Introduction: The scale up of antiretroviral therapy (ART) in sub-Saharan Africa has seen a great reduction in morbidity and mortality related to human immuno-deficiency virus (HIV). Recent advances in ART has seen the introduction of more efficacious and safer regimens. As a result, the use of tenofovir disoproxil fumarate (TDF) based regimens have increased exponentially in the last ten years. However, few studies in the sub-Saharan Africa setting have sought to evaluate the comparative virologic efficacy and durability of the two first line TDF based regimens used in Eswatini (Swaziland), namely TDF + lamivudine (3TC) + efavirenz (EFV) and TDF + 3TC + nevirapine (NVP), (TDE and TDN respectively).
Methods: A retrospective cohort analysis was conducted of routinely collected patient data enrolled onto ART from three health facilities of the Shiselweni region, Eswatini between 2013 and 2015. The primary outcomes were viral non-suppression at 12 months and regimen modification, for any reason, during the follow-up period. Modified Poisson regression models with robust error variance were used to estimate relative risks (RR) and 95% Confidence Intervals (CI) of the association between potential risk factors and viral non-suppression at 12 months. Cox proportional hazard models were applied to estimate the hazard ratios (HR) and 95% CIs of the association between potential risk factors and regimen change during follow-up.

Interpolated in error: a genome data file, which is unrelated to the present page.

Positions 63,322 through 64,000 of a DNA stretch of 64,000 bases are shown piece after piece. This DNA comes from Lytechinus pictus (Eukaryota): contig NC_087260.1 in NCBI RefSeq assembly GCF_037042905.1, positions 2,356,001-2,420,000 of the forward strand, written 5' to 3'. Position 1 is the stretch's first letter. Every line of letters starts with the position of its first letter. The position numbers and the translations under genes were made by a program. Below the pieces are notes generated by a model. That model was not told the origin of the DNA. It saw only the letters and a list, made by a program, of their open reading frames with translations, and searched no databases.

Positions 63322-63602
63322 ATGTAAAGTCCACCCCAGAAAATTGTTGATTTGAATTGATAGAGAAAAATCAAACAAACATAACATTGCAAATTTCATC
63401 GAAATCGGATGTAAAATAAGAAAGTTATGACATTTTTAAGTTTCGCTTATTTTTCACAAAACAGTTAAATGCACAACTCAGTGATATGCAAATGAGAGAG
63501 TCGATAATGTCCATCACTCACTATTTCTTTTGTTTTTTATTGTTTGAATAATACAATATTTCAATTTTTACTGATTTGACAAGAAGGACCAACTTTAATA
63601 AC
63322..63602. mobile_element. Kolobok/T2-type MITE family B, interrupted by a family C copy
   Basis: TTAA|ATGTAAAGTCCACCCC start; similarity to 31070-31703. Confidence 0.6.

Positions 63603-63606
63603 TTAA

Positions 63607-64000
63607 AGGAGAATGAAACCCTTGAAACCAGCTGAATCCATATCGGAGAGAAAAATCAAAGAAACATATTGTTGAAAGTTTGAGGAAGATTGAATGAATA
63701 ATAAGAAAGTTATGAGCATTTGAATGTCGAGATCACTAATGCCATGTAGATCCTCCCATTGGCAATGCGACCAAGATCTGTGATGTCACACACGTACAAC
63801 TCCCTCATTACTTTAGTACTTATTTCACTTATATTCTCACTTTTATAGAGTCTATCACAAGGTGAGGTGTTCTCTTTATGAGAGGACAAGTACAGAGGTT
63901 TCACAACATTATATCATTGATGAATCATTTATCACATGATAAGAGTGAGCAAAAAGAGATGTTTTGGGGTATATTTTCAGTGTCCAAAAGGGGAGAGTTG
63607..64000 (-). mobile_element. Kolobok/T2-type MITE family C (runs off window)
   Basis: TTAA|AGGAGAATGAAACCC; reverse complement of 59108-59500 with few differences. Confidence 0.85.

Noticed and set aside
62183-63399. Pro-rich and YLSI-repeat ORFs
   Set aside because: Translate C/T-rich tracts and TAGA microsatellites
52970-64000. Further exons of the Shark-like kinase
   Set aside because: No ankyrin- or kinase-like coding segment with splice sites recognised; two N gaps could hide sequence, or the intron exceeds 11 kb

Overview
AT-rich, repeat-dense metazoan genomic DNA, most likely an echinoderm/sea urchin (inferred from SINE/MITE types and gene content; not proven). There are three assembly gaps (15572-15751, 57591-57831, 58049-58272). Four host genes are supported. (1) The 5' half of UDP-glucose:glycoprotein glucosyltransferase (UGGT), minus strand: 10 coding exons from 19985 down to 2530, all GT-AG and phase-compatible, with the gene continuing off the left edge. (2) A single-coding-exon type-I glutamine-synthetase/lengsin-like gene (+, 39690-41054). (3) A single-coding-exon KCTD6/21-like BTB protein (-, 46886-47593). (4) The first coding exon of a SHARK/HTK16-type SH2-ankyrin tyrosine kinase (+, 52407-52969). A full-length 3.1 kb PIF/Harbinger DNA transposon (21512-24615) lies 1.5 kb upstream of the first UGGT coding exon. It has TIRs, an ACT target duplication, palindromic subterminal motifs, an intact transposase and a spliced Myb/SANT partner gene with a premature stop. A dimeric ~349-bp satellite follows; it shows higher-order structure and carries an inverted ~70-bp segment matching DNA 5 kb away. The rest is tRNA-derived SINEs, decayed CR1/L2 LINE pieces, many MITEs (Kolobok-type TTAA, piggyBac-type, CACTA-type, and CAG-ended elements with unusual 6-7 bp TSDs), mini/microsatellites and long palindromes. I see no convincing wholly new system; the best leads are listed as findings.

Results: Out of 1442 patients, 10.5% failed to achieve viral suppression by 12 months on ART. Patients on NVP based TDF regimens (NVP-TDF-3TC / TDN) had a 2-fold risk for viral non-suppression compared to those on EFV-TDF-3TC / TDE (adjusted RR: 2.03, 95% CI 1.31-3.15). Advanced disease (WHO stage III and IV) and poor adherence (<95%) were significantly associated with viral non-suppression (adjusted RR: 1.89, 95% CI 1.39-2.57 and adjusted RR: 3.87, 95%CI 2.83-5.29 respectively). Over a median follow-up time of 2.2 years, incidence of regimen change was 24.4 per 1 000 person-years (95% CI 19.5 - 30.5). Patients on a TDN had an approximately 6-fold risk of regimen modification compared to those on TDE combination, adjusted HR: 5.67, 95%CI 3.23 - 9.58.
Conclusions: Among adult patients on first line ART regimens, those on an NVP-based TDF regimen (TDN) had poorer virologic outcomes at 12 months and had higher risk of regimen modification compared to patients that were on an EFV-based regimen (TDE). Even in the advent of more durable and safer TDF based first line ART regimens, these data suggest EFV should remain the preferred non-nucleoside reverse transcriptase inhibitor.